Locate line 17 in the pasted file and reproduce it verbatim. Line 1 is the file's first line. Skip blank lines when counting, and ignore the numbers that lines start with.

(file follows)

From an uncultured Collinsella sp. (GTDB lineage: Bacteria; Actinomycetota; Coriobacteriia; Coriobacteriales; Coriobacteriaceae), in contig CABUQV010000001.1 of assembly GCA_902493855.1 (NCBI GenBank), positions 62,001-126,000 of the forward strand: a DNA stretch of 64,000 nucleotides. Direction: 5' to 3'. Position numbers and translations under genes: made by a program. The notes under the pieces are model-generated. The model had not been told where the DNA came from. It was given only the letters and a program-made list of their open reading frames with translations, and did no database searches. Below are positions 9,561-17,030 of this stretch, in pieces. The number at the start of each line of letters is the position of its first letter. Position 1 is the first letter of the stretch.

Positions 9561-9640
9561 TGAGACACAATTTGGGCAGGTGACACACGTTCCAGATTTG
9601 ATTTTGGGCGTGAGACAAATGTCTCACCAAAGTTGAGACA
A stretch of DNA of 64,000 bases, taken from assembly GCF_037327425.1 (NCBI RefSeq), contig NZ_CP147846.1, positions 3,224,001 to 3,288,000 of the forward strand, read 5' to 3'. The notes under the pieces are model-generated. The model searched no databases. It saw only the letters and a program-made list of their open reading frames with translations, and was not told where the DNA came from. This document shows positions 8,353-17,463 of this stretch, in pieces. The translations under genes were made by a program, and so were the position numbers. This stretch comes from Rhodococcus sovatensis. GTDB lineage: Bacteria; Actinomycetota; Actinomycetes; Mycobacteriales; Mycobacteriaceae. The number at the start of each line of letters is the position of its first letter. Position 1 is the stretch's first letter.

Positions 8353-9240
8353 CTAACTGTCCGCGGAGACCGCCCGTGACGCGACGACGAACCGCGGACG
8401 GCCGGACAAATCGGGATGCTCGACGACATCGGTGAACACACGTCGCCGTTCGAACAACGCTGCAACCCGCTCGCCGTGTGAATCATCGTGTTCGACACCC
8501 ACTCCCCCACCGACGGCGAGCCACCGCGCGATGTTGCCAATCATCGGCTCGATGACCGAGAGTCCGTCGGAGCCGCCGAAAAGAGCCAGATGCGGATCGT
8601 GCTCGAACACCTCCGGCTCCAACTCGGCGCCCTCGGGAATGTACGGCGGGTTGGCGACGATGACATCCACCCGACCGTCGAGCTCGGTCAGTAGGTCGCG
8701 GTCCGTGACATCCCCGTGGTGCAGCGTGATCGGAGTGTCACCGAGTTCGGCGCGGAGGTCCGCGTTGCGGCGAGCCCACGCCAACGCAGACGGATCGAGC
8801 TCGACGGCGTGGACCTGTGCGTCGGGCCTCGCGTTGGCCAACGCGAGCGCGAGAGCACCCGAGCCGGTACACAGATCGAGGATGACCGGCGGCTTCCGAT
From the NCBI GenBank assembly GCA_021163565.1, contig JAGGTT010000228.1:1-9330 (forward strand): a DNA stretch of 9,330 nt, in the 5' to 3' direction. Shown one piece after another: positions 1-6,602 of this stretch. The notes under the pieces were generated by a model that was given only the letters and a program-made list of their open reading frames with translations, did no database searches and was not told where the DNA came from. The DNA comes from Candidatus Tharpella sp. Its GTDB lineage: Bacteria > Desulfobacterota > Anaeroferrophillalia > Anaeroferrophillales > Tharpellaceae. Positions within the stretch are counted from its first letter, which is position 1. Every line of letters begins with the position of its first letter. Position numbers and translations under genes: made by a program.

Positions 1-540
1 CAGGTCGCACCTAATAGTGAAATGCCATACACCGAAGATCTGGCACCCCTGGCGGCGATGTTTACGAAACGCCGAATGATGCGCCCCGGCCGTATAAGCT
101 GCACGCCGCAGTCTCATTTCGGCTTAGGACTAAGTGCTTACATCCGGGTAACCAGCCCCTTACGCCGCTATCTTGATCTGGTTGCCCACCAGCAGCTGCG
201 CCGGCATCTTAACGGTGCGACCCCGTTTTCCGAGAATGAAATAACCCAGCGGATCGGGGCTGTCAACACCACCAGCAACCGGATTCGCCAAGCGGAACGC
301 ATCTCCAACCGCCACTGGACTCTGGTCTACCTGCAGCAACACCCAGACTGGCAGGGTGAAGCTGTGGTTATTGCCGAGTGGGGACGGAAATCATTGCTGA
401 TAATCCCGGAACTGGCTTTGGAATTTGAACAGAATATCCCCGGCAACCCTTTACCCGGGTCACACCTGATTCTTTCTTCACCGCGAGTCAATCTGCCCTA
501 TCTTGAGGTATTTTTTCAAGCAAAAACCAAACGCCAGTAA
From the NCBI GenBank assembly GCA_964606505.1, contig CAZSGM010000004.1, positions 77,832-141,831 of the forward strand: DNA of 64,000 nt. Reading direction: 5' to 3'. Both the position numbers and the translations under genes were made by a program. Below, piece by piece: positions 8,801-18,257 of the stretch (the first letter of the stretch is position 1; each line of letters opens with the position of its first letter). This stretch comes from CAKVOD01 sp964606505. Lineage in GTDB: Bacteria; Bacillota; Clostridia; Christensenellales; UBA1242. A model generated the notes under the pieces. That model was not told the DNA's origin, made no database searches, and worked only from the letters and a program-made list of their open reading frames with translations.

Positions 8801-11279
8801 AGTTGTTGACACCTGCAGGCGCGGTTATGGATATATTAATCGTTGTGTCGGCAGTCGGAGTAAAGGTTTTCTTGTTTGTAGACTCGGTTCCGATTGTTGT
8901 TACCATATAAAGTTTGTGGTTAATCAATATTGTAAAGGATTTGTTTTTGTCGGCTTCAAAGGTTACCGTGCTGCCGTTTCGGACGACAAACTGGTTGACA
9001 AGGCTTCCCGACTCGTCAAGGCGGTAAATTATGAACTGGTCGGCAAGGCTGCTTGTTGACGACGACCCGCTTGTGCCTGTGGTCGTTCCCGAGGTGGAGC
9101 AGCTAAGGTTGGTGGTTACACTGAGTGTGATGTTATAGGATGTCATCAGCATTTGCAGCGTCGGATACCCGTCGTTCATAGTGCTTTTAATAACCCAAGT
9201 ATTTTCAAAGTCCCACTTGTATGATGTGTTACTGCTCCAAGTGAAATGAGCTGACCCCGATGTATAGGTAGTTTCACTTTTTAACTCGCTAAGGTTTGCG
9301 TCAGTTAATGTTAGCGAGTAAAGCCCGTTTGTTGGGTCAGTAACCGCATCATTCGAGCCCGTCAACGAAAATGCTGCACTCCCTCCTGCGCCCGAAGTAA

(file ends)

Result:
201 CCGGCATCTTAACGGTGCGACCCCGTTTTCCGAGAATGAAATAACCCAGCGGATCGGGGCTGTCAACACCACCAGCAACCGGATTCGCCAAGCGGAACGC